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MMD8386 - SECTION 10: SCENARIO FOR ANALYSIS

Section 10: Scenario for Analysis

 

Please take a few minutes to look over the following scenario. If you wish, you may look back over some of the material from earlier sections, or refer to the tables from the previous chapter. Following the scenario, there will be a few questions concerning what concerns you have about possible medical conditions, and how you might shape the process of discussing these concerns with the client.

 

Scenario:

James W. is a twenty year old college student attending a small liberal arts college in the mid-west. Throughout the course of his academic career, James has been a very motivated and successful student. During Christmas vacation, his parents became alarmed when he came home from college complaining of depression and disinterest in his course work at school. They set up a visit with a mental health clinician through the Employee Assistance Program with his mother's company. In the first session, the mental health clinician gathers recent historical information, including when his depression and apathy began, and any information that might suggest any medical reasons for the problems. James reports that he spent the previous summer working as a counselor in an outward bound program for disadvantaged children. The camp was based out of southeastern New York State, about 80 miles due north of New York City. The campers were taken on numerous outdoor camping excursions, as well as taken through both rock climbing and ropes training exercises. James reports the summer went very well, but he did experience fatigue as the summer came to an end, and had come down with what seemed to be the flu right before going back to school. Additionally, he had had a couple of minor injuries while leading some of the camping expeditions. His apathy and depressed mood were evident to him when he went back to college in the fall, but he thought it was just that the summer had been very strenuous, and he had not sought out any help while at school. He assumed that he would get his energy back when he had a chance to rest up over the holidays.

 

Questions: Given the brief history presented here, what medical concerns might warrant some additional scrutiny? Are there any aspects of James' life that make you concerned about access to medical care? How might you address the issues presented here in a meaningful and successful way with James?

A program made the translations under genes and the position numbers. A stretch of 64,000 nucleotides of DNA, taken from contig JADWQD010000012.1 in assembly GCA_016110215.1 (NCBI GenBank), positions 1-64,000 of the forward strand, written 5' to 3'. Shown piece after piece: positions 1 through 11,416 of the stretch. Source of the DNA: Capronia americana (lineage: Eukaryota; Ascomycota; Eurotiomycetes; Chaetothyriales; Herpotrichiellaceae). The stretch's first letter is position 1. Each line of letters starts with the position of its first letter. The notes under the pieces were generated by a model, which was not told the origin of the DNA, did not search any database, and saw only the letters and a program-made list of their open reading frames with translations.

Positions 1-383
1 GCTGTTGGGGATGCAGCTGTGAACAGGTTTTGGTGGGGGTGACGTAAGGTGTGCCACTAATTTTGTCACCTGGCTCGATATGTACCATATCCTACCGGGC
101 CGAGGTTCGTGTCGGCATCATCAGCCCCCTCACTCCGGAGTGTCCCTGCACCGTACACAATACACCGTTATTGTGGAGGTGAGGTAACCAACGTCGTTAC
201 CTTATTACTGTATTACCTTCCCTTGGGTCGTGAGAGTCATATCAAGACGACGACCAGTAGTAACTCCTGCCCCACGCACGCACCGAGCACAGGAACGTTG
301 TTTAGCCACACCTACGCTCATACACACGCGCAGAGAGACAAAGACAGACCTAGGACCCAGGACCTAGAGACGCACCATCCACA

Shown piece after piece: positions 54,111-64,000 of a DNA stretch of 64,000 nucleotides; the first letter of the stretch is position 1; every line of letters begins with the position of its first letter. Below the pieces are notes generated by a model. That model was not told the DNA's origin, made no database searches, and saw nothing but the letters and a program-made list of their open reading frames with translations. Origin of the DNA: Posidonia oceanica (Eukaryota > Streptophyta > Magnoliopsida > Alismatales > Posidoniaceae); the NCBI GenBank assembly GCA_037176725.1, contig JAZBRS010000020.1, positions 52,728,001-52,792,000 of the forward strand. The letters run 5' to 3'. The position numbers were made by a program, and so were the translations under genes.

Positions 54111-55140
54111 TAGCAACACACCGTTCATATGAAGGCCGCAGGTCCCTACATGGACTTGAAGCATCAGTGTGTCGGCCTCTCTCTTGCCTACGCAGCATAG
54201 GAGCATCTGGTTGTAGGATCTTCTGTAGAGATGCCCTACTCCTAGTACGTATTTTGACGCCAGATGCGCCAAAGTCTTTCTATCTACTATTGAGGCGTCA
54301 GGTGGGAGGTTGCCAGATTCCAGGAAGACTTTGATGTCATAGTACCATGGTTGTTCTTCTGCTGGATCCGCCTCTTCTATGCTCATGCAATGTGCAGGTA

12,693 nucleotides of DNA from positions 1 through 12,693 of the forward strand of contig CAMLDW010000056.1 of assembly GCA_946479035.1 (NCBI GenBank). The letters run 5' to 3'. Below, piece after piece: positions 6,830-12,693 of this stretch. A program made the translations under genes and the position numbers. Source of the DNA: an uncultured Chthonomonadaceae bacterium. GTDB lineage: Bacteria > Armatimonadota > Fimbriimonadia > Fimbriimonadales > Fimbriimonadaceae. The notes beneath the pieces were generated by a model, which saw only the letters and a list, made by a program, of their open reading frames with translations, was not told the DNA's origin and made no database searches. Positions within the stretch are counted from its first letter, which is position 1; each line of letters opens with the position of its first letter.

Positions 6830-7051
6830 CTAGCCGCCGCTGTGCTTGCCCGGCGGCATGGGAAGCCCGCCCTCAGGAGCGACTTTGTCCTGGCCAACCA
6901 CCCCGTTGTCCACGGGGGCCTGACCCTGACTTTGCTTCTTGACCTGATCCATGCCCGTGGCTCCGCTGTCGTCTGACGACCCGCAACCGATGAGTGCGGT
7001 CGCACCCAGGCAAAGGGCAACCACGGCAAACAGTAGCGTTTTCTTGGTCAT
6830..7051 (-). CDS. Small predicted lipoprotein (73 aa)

Please take just a few minutes to examine these questions, referring back to earlier material as appropriate before moving on the some discussion of this scenario.

Discussion: There are two important pieces of information in the scenario as presented that may be relevant to possible medical problems. First, James engaged in a number of activities that may have resulted in some potential head injury. It would be very important to examine if there was any trauma to his head that may have been responsible for mental or mood impairments.

James is at an age where he is not as likely to be closely supervised by adults who may have awareness of the need for medical attention for even seemingly minor head trauma. Additionally, he is at an age where there is a certain sense of invulnerability. He may have had a trauma that he decided to shrug off, without considering the possible consequences of such a decision. This should be discussed with some sensitivity and respect for his burgeoning independence.

The next area of concern has to do with the location of the camp and the amount of time that James spent outdoors. That part of the country is near the epicenter of the original outbreak of Lyme Disease, and the ticks that cause Lyme Disease were certainly present in that area. The development of flu-like symptoms at the end of the summer suggests the need to consider that possibility for James.

At the very least, the mental health clinician should gather some information about whether the camp James worked at provided some education about Lyme Disease risks, and whether James took precautions to protect himself from it.

Likewise, the possibility of mononucleosis must be examined. This disease, called the "kissing disease", is spread through contact with saliva from an infected party. Some education about this medical issue might be accompanied by delicate gathering of information about sexual activity, as it may also be helpful to consider the possibility of a sexually transmitted disease. Clearly, substance use for a college age student must also be considered.

The age and life stage where James is at must be taken into consideration as these judgments are being examined. While at home and in preparation for college, James may have had consistent and regular medical care, including blood work and regular physicals.

Depending upon the college James attends and the conscientiousness of his parents, there may be less external support for thorough medical care at this point in his life. Depending upon the level of maturity James possesses, there may also be inadequate understanding on his part about what risks he faces, and less motivation to include good health care in his overall life balance.

This is where it becomes important for the mental health clinician to remain flexible in the assessment process, and to consider the full range of possibilities that may explain the array of symptoms James presents.

This completes the course on medical conditions that mimic mental health problems. Following the references page, you may move to the test section.

 

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